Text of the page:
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    1. Thanks Lucy! And you reminded me to take a look at your new(ish) version of the blog. Consider yourself followed ๐Ÿ™‚

      Man – differences… that’s a big question. Well you probably already saw the article I wrote about differences between European and American ballet companies, but if not: https://corporalculture.com/2016/03/10/five-differences-between-american-and-european-ballet/

      Monaco’s ballet company is a pretty unique place. I can’t compare it to all American companies, but I can do my best to compare it with what I saw to be an American ballet company culture. Here in Monaco we have an artistic director who is also the choreographer, and during the past 3 years, about 90% of the performances we’ve done have been his work. The dancers here are generally easy-going and respect one another, which can contrast with an uptight-ness that I’ve seen in some American dancers. We have a beautiful historic theater that’s associated with the beginnings of ballet in America – this is where Diaghilev housed his Ballets Russes after all. Weather’s great pretty much year-round… I could go on, and I know I’m not getting into specifics, but I’m happy to answer if you want to dig in, just tell me more specifically what direction you’d like to move in ๐Ÿ˜‰

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      1. Thank you Lucas! It’s so exciting to hear about your experience! It’s true that the historical importance of theaters in Europe are a big inspiration.

        Thanks for linking the article! I hadn’t seen that one. And you make some excellent points. I’m always thrown for a loop when a European company schedules performances of Nutcracker in July; very weird.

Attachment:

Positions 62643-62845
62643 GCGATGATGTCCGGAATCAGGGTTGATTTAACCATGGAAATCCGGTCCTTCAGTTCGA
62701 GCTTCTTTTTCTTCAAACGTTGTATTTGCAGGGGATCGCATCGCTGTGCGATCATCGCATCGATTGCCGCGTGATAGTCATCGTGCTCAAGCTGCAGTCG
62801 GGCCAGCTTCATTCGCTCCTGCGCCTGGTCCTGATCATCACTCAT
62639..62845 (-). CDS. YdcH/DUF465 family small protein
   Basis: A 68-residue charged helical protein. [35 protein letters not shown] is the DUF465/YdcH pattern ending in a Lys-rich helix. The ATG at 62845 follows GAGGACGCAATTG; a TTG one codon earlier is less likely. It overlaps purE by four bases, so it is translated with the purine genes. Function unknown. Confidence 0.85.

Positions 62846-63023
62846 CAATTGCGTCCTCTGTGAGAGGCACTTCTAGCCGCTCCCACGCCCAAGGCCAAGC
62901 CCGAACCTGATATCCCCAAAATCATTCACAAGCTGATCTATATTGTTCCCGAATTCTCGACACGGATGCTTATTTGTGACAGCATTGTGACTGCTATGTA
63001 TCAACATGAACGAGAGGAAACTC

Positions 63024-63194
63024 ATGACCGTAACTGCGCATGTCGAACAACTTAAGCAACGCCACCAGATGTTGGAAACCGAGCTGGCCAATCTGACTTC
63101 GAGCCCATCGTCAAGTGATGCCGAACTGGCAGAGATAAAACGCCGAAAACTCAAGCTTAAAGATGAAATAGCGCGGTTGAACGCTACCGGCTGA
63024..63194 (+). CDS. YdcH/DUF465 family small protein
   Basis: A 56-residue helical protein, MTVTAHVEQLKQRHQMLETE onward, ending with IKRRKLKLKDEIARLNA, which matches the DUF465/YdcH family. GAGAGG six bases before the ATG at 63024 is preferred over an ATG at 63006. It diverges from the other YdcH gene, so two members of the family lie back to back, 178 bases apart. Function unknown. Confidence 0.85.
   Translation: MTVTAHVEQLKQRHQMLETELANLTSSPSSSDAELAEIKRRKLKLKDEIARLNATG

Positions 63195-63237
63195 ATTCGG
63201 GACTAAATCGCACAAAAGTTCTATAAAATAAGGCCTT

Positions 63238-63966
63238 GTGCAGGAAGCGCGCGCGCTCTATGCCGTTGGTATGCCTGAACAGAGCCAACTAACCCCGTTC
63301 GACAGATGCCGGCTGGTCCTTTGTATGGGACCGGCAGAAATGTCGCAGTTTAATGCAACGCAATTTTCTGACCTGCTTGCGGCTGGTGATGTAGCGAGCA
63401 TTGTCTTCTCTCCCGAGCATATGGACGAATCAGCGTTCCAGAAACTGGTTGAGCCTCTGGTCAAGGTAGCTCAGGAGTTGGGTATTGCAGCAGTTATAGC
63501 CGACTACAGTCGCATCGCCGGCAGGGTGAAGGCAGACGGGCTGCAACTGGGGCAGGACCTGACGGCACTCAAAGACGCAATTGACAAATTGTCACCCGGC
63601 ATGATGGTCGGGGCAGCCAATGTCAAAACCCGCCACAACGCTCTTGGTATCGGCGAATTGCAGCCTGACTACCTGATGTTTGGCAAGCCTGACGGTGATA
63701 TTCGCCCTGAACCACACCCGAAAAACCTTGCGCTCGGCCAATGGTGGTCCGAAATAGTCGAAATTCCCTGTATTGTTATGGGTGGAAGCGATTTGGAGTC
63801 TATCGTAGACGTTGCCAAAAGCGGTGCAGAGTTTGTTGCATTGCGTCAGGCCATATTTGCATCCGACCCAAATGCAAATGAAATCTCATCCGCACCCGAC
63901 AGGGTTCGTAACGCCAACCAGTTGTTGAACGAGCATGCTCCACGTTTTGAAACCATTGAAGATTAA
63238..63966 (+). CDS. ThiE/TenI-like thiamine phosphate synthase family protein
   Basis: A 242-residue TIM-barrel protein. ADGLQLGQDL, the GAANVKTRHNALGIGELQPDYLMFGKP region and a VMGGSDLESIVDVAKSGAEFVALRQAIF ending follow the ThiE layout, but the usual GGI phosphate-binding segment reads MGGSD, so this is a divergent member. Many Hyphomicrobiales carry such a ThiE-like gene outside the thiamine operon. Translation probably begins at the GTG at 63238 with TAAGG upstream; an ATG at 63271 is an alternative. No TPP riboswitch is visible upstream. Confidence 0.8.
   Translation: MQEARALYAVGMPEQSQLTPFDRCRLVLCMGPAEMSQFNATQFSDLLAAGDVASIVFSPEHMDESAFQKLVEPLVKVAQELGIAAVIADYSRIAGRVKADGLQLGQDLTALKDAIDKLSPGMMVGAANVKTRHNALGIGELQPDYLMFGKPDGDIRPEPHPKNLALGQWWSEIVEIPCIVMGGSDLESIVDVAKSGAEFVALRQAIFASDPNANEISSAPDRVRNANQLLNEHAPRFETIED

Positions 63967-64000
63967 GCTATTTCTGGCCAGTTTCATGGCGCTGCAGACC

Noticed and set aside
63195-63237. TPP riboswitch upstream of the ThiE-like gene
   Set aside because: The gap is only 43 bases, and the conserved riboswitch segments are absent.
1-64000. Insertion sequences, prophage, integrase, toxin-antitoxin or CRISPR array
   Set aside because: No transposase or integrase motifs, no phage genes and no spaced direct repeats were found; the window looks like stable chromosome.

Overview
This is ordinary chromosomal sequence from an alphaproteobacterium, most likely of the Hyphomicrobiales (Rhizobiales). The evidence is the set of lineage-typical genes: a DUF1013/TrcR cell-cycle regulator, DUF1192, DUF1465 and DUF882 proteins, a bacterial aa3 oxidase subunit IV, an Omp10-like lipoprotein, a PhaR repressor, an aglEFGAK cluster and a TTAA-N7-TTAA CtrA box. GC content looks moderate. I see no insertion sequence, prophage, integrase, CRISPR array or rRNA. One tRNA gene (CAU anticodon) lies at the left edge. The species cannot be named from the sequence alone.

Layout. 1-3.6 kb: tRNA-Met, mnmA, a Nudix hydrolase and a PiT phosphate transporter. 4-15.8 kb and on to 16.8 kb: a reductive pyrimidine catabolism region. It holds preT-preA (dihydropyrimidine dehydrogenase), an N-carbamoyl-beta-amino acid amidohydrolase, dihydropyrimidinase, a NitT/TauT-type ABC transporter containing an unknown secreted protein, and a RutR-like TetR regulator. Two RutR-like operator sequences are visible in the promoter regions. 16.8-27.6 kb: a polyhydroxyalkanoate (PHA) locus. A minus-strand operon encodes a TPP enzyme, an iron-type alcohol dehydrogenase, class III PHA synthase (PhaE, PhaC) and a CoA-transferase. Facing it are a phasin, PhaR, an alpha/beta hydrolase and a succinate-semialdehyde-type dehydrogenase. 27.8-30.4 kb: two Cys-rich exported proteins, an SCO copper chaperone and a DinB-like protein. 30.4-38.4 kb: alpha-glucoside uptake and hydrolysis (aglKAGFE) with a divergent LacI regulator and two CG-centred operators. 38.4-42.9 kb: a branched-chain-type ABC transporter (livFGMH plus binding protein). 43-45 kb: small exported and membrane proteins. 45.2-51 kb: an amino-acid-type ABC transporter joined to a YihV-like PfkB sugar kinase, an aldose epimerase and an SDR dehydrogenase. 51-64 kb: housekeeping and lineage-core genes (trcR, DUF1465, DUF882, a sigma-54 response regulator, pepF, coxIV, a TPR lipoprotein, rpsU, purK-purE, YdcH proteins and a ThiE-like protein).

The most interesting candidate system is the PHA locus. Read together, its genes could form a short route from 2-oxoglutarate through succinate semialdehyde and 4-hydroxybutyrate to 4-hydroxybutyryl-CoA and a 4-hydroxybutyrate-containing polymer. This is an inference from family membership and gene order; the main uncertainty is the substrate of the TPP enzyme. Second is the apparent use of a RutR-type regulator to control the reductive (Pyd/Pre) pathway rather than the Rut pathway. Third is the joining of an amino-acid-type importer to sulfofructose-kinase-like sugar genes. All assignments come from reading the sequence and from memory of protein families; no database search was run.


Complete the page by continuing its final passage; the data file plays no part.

Can you describe a bit of your experience wirh social life as a dancer? Are your friends mostly within the company in Monaco, or can you meet people within the city? How does it differ with your experience in the states?

        And how about healthcare? Do you have access to good physical therapy? I have found that in Europe, PT is pretty much equivocal with massage, and if you want ultrasound or actual treatment, you need to push for it.

        Let me know what you think!
        Thanks,
        Lucy

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      2. Sure, social life… A large majority of my friends here are dancers with the company. I live somewhat of an unusual lifestyle for the company, since I live in Nice, a 40 minute commute from the studios (most people live right next to them). So add an hour and half to already full days, and you don’t have much time (or energy) for social life. Luckily I live with my girlfriend! You can meet people in Monaco, but I prefer to meet people in Nice. More my speed ๐Ÿ™‚